MSC Cruises announced its next four ‘World Class’ ships will be the largest in the world with a passenger capacity of 6,850.

The 200,000 –ton ships are due to be delivered by MSC and STX France in 2022 and 2024 with the potential for two more ships in 2025 and 2026.

The plans for the liquefied natural gas (LNG) powered ships were revealed at the flag ceremony for its newest ship, Meraviglia in Saint-Nazaire.

The event was attended by French president Emmanuel Macron and minister of the economy Bruno Le Maire.

The ships will be larger for passenger capacity than Royal Caribbean’s Oasis-class ship Symphony of the Seas due to launch next year with 6,780 passengers.

Pierfrancesco Vago, MSC Cruises’ executive chairman said: “Today, as we unveil MSC Meraviglia, a new vessel that marks the start of the next phase of our growth, we are delighted to confirm another key component of our ten-year investment plan: the World Class.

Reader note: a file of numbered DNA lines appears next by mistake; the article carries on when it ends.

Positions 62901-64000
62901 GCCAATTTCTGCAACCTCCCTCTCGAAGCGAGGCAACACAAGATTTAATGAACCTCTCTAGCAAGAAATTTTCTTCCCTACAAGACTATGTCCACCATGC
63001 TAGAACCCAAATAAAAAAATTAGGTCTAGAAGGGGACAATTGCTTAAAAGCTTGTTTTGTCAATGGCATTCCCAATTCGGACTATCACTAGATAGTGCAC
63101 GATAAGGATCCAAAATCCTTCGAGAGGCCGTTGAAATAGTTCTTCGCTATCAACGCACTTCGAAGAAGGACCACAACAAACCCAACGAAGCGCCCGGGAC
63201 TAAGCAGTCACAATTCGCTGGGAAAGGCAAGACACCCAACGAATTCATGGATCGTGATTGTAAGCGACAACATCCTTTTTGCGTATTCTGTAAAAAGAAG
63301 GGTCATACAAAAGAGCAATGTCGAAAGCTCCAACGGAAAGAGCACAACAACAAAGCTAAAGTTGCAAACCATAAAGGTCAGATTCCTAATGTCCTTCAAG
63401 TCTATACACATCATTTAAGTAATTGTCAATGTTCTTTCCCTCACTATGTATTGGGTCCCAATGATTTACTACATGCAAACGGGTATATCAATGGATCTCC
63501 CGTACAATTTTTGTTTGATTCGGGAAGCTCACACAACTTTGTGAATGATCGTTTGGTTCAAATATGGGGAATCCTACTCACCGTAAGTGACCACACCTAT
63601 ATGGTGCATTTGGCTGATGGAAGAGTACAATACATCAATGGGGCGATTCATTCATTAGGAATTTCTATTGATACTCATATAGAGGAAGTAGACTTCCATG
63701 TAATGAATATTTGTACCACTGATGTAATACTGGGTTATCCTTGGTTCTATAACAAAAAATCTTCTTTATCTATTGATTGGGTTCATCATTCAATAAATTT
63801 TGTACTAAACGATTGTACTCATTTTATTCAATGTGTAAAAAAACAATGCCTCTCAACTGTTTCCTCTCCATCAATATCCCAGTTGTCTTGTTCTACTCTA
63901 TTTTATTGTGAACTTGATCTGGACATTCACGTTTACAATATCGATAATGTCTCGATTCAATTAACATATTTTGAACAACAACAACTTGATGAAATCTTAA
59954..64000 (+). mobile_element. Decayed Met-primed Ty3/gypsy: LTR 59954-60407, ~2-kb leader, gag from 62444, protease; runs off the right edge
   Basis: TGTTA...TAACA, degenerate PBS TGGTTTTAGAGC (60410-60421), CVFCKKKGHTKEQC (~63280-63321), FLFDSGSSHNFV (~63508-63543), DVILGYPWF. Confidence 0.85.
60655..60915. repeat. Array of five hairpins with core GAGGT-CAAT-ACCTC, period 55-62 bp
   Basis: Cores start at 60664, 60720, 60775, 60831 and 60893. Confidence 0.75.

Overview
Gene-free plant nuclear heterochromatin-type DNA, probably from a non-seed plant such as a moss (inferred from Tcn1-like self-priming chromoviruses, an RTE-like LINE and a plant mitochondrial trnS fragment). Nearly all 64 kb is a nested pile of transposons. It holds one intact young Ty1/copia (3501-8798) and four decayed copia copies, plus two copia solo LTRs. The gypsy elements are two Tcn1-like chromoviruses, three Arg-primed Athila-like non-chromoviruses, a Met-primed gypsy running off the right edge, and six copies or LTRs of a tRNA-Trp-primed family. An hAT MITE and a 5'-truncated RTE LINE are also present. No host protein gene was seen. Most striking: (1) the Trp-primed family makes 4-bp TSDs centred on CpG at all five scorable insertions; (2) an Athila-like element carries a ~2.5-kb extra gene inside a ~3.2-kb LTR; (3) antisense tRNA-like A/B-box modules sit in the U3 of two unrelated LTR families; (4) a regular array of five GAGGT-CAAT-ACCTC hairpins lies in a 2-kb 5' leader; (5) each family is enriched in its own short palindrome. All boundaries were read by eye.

“These new vessels will further expand our partnership with STX France all the way to 2026, with up to seven additional innovative ships to be built during this period.”

The line revealed the World Class ships will be a Y-shape structure to enable panoramic sea views and increase the proportion of balcony cabins.

The ships’ G bow which will be vertically positioned at a 90 degree angle has been designed to improve stability, hydrodynamics as well as to enhance guest comfort.

Other guest features include family-friendly villages, a panoramic aft and a glass pool lounge.

STX France’s chief executive Laurent Castaing said: “Once again, MSC Cruises has chosen to put their trust in our capacity to support their growth and expansion as well as in our ability to conceive, develop and build the world’s most modern and technologically-advanced cruise ships.

“By adding the new World Class to the four previous ship classes that we have delivered over the past 15 years, the number of vessels in their fleet built by STX France in Saint-Nazaire is set to reach 20. Our exceptional industrial partnership continues to benefit an entire region.”